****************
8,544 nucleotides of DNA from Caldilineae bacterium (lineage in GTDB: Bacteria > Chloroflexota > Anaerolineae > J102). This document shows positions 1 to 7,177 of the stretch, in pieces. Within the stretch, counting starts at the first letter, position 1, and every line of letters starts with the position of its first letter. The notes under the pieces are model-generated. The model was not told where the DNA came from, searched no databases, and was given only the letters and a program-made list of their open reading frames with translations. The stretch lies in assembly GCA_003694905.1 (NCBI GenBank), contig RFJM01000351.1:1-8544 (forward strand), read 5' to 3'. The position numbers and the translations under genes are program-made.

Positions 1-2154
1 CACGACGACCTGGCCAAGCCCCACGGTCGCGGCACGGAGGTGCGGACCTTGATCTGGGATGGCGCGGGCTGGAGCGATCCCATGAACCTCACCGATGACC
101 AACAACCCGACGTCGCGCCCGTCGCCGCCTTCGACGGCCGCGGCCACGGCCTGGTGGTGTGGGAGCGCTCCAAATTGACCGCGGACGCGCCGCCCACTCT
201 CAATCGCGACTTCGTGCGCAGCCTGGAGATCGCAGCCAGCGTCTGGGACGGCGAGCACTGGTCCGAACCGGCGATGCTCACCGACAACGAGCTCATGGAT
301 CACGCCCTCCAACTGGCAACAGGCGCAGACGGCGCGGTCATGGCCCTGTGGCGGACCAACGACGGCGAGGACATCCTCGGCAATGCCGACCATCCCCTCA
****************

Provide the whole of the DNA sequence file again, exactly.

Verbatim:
8,544 nucleotides of DNA from Caldilineae bacterium (lineage in GTDB: Bacteria > Chloroflexota > Anaerolineae > J102). This document shows positions 1 to 7,177 of the stretch, in pieces. Within the stretch, counting starts at the first letter, position 1, and every line of letters starts with the position of its first letter. The notes under the pieces are model-generated. The model was not told where the DNA came from, searched no databases, and was given only the letters and a program-made list of their open reading frames with translations. The stretch lies in assembly GCA_003694905.1 (NCBI GenBank), contig RFJM01000351.1:1-8544 (forward strand), read 5' to 3'. The position numbers and the translations under genes are program-made.

Positions 1-2154
1 CACGACGACCTGGCCAAGCCCCACGGTCGCGGCACGGAGGTGCGGACCTTGATCTGGGATGGCGCGGGCTGGAGCGATCCCATGAACCTCACCGATGACC
101 AACAACCCGACGTCGCGCCCGTCGCCGCCTTCGACGGCCGCGGCCACGGCCTGGTGGTGTGGGAGCGCTCCAAATTGACCGCGGACGCGCCGCCCACTCT
201 CAATCGCGACTTCGTGCGCAGCCTGGAGATCGCAGCCAGCGTCTGGGACGGCGAGCACTGGTCCGAACCGGCGATGCTCACCGACAACGAGCTCATGGAT
301 CACGCCCTCCAACTGGCAACAGGCGCAGACGGCGCGGTCATGGCCCTGTGGCGGACCAACGACGGCGAGGACATCCTCGGCAATGCCGACCATCCCCTCA